China has done very little resolving Rohingya issue: US
DHAKA, – The United States has said china did ‘very little’ role in comparison to what ‘should be expected’ from them in resolving the crisis of forcefully displaced Rohingyas being taken refuse in Bangladesh following military crackdown in Chinese ally Myanmar.
“China, who unfortunately has done very little to help resolve the Rohingya issue and for whom much more should be expected, considering the proximity to the People’s Republic of China of this humanitarian catastrophe (Rohingya influx),“ said Deputy Secretary of State of USA Stephen E Biegun on Tuesday.
He said in a telephonic briefing regarding different outcomes from his weeklong visit to India and Bangladesh ended on Friday.
The deputy secretary of state said the US would like to see same levels of generosity as well as clarity in messages to Myanmar from other nations in the Indo-Pacific, particularly China to resolve the Rohingya crisis.
He said the US will work closely with Bangladesh government addressing the crisis and also suggested that all countries in the region need to work in a concerted way for resolving the crisis.
Pointing out that the US recognizes that a long-term refugee population is not an option, Biegun said “We’re going to work with equal urgency both to address the humanitarian needs of this population but also to find a lasting resolution”.
He said that the US would be working with many partners around the world to ensure that they urgently look for a long-term solution to the Rohingyas and also are taking adequate steps to provide the full support necessary for this large displaced population during the donor conference, scheduled to be held on this Thursday.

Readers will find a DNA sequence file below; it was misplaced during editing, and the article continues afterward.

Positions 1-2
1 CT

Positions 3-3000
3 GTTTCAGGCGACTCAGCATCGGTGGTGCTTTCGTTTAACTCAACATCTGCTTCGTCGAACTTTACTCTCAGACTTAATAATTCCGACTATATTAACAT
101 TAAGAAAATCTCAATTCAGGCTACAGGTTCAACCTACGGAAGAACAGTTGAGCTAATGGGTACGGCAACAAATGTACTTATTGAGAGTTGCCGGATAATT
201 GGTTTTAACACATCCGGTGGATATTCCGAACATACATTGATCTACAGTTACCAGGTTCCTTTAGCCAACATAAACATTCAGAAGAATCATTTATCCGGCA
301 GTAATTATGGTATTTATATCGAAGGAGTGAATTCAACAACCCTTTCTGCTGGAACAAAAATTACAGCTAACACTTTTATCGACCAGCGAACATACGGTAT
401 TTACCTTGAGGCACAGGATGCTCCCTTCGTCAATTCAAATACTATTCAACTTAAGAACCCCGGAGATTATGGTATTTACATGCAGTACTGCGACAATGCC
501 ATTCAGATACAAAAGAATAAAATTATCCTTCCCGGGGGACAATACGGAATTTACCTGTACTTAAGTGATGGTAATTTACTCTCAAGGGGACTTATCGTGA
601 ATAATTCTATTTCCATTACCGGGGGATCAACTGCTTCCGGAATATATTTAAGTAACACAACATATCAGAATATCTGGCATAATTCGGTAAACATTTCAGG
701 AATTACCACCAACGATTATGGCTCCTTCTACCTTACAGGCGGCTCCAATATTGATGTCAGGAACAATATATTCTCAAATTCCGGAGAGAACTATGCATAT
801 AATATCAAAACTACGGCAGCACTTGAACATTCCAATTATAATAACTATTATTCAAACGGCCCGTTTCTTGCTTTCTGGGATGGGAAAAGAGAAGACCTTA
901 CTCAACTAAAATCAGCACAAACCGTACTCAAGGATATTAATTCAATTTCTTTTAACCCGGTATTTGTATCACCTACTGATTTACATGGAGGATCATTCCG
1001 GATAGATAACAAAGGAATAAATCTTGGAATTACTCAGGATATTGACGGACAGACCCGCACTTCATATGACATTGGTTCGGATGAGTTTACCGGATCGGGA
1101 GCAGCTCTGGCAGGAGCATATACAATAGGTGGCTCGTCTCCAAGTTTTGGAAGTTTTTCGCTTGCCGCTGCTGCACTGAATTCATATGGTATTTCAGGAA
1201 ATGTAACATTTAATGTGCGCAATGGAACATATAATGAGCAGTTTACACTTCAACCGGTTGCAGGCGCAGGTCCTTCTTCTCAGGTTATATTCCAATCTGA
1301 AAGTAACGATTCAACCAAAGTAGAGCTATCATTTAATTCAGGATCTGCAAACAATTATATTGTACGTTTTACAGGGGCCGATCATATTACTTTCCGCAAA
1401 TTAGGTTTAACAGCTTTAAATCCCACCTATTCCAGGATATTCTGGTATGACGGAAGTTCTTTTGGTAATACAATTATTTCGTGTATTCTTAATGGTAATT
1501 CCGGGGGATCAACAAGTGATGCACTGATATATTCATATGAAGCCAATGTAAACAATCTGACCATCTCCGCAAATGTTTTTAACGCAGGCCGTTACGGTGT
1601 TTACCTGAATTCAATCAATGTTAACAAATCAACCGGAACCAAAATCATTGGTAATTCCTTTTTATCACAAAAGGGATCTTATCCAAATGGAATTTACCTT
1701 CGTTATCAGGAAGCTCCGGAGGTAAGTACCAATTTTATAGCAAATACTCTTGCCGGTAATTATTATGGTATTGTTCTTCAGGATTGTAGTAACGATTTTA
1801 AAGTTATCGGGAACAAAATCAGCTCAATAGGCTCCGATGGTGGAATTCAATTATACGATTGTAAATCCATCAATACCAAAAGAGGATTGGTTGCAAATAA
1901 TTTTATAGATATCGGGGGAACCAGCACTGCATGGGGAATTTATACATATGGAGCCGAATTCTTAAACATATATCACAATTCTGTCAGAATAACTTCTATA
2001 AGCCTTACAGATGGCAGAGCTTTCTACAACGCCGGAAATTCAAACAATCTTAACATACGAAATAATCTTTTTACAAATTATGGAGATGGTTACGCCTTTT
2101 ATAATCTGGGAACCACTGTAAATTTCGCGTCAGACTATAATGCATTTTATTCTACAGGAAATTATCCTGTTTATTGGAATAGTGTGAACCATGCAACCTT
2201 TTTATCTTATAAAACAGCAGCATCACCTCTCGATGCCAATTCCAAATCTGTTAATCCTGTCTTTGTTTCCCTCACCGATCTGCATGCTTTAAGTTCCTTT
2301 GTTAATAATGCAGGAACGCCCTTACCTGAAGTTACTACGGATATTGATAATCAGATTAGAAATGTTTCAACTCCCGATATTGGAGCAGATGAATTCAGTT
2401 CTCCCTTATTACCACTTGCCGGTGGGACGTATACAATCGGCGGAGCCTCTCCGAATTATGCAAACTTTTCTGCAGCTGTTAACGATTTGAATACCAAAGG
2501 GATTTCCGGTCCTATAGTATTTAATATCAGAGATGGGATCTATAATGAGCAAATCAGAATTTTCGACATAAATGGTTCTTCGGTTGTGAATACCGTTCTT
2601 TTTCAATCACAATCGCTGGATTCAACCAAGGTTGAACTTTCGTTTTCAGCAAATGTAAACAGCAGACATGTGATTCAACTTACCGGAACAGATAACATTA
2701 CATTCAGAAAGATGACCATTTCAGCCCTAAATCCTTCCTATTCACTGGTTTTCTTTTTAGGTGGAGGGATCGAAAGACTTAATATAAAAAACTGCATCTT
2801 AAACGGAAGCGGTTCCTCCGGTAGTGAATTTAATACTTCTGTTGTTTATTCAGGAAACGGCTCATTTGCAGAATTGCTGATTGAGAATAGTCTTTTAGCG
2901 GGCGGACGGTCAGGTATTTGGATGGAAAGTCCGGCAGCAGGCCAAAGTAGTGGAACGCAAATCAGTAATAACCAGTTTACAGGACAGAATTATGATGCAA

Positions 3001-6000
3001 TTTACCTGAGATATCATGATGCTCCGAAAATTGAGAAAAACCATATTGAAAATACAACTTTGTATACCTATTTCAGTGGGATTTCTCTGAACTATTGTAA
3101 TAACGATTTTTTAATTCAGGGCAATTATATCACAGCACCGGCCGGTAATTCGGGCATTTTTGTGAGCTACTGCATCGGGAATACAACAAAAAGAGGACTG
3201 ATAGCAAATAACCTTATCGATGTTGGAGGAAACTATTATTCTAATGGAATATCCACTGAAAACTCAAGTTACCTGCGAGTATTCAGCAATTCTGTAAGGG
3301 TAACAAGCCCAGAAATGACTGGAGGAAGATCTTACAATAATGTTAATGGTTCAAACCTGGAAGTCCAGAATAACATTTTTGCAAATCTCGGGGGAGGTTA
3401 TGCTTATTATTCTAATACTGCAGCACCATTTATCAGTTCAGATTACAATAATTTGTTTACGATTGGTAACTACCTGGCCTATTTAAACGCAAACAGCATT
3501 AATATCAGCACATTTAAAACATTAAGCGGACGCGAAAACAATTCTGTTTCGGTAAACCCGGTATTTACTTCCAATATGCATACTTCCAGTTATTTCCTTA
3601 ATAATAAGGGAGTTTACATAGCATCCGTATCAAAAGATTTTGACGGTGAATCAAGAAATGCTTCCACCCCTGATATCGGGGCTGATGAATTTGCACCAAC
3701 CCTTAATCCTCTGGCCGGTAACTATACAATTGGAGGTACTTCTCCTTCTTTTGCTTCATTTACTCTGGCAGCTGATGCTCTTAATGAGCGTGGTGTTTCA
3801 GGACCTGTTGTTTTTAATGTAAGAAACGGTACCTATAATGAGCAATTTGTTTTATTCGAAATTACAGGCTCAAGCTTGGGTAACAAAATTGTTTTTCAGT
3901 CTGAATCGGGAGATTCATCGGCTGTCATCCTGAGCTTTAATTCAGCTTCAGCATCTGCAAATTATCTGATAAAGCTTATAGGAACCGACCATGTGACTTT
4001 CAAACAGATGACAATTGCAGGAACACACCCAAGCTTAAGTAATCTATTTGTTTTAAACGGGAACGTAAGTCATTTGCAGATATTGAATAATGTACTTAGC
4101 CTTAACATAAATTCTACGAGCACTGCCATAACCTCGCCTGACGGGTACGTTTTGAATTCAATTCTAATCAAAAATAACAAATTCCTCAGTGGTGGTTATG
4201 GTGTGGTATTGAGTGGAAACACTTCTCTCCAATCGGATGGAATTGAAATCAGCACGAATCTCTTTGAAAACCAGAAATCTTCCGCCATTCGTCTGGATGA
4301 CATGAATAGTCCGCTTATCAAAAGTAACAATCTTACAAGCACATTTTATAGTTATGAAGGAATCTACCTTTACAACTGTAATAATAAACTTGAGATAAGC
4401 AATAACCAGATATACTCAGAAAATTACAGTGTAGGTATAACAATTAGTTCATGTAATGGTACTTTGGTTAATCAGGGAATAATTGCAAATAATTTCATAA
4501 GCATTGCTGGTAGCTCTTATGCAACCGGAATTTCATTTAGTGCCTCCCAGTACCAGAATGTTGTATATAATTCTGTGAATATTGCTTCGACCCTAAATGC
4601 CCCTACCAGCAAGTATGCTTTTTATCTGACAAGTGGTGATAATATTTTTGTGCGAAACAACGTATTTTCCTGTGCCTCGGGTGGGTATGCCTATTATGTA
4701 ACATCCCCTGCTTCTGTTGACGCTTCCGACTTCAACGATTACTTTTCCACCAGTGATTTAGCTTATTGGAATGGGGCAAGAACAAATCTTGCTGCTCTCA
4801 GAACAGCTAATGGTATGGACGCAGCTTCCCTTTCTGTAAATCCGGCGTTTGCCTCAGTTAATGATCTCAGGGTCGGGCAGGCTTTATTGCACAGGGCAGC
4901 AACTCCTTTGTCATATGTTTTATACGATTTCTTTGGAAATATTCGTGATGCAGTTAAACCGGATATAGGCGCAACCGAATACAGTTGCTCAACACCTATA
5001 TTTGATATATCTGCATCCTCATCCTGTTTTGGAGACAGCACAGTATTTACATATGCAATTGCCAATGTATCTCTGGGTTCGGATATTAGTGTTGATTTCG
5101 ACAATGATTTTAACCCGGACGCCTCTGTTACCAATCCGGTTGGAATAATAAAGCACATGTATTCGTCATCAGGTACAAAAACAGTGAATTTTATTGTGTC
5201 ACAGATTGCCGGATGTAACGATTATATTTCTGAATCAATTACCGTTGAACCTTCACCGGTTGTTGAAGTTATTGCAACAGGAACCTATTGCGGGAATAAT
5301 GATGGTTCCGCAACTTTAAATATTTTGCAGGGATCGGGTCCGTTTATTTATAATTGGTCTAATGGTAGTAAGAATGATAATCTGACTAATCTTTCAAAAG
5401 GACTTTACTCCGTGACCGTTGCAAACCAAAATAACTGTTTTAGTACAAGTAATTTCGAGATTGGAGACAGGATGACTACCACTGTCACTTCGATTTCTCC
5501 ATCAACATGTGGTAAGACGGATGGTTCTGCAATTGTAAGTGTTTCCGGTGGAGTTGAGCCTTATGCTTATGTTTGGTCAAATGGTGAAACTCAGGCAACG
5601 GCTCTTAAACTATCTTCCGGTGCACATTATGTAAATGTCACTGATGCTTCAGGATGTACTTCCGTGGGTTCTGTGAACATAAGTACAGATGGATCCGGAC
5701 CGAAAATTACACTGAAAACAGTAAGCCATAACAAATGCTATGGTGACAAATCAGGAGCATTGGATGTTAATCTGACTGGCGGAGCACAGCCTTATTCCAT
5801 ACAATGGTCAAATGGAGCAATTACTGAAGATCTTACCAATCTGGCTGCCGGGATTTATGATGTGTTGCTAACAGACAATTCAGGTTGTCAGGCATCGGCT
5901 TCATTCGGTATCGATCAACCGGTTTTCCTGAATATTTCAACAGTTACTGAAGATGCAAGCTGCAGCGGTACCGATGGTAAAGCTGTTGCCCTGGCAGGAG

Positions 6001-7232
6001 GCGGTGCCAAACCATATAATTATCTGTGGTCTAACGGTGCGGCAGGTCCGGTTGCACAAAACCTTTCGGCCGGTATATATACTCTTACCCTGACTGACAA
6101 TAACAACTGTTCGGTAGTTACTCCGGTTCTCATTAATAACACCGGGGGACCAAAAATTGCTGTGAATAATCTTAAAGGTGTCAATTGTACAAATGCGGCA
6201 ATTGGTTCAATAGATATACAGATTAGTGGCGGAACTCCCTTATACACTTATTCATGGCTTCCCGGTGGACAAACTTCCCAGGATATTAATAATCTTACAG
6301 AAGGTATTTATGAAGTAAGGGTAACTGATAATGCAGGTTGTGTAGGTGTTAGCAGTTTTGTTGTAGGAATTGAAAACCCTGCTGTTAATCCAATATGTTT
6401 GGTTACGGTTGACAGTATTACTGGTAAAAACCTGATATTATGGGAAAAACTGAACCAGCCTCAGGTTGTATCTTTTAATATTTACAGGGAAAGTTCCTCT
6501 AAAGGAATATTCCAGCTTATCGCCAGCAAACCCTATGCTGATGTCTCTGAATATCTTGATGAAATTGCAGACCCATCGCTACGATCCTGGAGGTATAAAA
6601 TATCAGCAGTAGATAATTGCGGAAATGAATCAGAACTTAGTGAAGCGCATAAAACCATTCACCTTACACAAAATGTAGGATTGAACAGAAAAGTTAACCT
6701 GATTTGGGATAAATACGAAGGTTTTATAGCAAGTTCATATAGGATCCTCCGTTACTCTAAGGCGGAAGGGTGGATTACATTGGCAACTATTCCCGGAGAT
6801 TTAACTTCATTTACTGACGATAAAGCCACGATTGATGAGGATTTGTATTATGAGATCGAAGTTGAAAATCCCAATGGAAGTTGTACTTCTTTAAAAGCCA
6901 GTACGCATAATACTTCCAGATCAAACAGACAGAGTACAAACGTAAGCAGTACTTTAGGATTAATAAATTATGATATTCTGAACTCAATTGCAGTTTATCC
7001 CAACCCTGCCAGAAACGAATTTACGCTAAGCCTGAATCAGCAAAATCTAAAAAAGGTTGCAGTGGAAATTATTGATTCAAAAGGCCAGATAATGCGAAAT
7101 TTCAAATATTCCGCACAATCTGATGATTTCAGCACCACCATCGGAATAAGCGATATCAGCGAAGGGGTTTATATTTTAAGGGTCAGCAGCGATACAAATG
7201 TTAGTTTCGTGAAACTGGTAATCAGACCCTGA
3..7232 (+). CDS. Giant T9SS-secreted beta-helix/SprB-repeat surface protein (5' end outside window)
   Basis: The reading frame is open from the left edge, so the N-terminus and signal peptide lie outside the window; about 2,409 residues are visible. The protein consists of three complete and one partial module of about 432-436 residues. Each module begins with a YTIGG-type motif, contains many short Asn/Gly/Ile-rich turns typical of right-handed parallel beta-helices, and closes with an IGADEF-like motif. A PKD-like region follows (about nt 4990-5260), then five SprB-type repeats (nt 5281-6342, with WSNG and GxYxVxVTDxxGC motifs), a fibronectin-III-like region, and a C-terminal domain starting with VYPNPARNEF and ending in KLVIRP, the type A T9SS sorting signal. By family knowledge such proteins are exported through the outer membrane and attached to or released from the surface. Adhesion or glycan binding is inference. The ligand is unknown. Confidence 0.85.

During his Dhaka visit, Biegun said he spent ‘quite a bit of time’ discussing with Prime Minister Sheikh Hasina as well as Foreign Minister Dr A K Abdul Momen on how the US can cooperate with Bangladesh to find a resolution of the Rohingya issue.
“I had a chance to thank Honorable Prime Minister Hasina for the generosity of the Bangladeshi people and the support of the Bangladeshi Government in providing refuge for these displaced people,” he said.
Bangladesh is hosting over 1.1 million forcefully displaced Rohingyas in Cox’s Bazar district and most of them arrived there since August 25, 2017 after the military crackdown at their homeland.
While in Dhaka last week, Biegun had said major countries in the region need to call the Myanmar government in a “broad and unified voice” to restore security and stability as well as to ensure hospitable environment in Rohingyas homeland of its Rakhine state for their quick return.
“It (Rohingya crisis) requires a regional and global response… all countries need to work together shoulder to shoulder … of course, it’s not simply the responsibility of Bangladesh,” he said in a joint press briefing with foreign minister Dr Momen about the Rohingya crisis.
Terming the Rohingya issue as a global priority, Biegun said, “Every major country in this region should be speaking in equal outspokenness to the Myanmar government and taking necessary steps (to resolve the crisis).”
Commenting on his South Asia trip, Biegun said the US is at a moment of real potential in the opportunity to deepen relations across South Asia, but in particular with Bangladesh and India.
“My visit in both cases was part of a series of engagements the United States has had with both of these critical partners (Bangladesh and India), and it’s one that you’ll see continuing to progress over the weeks and months ahead,” he said.
Regardless of the outcome of upcoming US presidential election, Biegun said the future is quite bright for relations between the Washington and New Delhi and Dhaka.